Introduction:

Who defines Non-communicable diseases (NCDs) as chronic diseases that tend to be of long duration and result from a combination of genetic, physiological, environmental and behavioural factors. The Government of India had recognized the epidemiological shift away from a predominance of infectious diseases to non-communicable diseases from the year 1990 to 2016. NCDs, which were earlier thought to be the diseases of the high-income group and older adults, are now becoming more common in low and middle-income groups a decade earlier (>45 years ) than in developed countries (>55 years). NCDs are considered to be lifestyle diseases. These health risks are associated with various risk factors such as child and maternal malnutrition, air pollution, dietary risks, high systolic blood pressure, high plasma glucose levels and physical inactivity, and tobacco consumption and alcohol use (L Dandona, 2017; Icmr, 2009).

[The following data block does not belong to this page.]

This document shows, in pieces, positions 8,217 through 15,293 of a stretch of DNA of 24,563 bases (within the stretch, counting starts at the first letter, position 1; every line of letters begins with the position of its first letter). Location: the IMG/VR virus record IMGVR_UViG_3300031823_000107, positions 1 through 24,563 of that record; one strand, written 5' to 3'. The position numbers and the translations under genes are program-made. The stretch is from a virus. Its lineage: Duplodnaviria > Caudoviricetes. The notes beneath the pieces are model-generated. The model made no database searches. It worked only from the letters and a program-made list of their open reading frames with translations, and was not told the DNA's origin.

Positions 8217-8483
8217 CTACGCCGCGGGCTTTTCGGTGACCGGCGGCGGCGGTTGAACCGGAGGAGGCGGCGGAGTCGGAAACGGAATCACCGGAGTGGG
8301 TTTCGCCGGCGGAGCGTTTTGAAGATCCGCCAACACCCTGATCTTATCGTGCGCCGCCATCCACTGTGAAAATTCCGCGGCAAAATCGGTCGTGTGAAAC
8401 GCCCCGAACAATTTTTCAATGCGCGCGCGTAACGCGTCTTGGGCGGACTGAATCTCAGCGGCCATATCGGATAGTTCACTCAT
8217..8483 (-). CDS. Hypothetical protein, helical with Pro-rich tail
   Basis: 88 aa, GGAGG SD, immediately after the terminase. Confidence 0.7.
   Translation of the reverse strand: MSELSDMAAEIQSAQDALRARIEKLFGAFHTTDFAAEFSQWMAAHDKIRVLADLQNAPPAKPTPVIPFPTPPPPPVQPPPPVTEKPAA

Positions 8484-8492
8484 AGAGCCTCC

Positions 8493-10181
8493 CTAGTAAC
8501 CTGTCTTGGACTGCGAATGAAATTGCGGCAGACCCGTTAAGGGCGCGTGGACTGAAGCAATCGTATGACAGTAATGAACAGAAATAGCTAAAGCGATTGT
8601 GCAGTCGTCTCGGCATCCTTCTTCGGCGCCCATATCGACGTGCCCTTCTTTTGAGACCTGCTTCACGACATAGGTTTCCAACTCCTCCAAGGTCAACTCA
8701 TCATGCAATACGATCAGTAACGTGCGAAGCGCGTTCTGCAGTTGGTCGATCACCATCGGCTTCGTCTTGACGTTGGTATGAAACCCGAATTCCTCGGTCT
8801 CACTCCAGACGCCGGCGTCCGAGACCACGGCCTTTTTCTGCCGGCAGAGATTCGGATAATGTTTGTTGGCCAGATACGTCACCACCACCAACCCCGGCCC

NCDs account for 63% of Indian deaths, gradually exceeding 30% in 1990 to 55% in 2016 (India State-level Disease Burden Initiative Full report, 2017). Chronic, non-communicable diseases (NCDs) are steadily increasing worldwide, and developing countries are bearing much of the cost, with 80 per cent of deaths occurring there. It is estimated that NCDs account for 68% of global deaths and will cause 75% of global deaths by 2030 (India State-Level Disease Burden Initiative CRD Collaborators, 2018).

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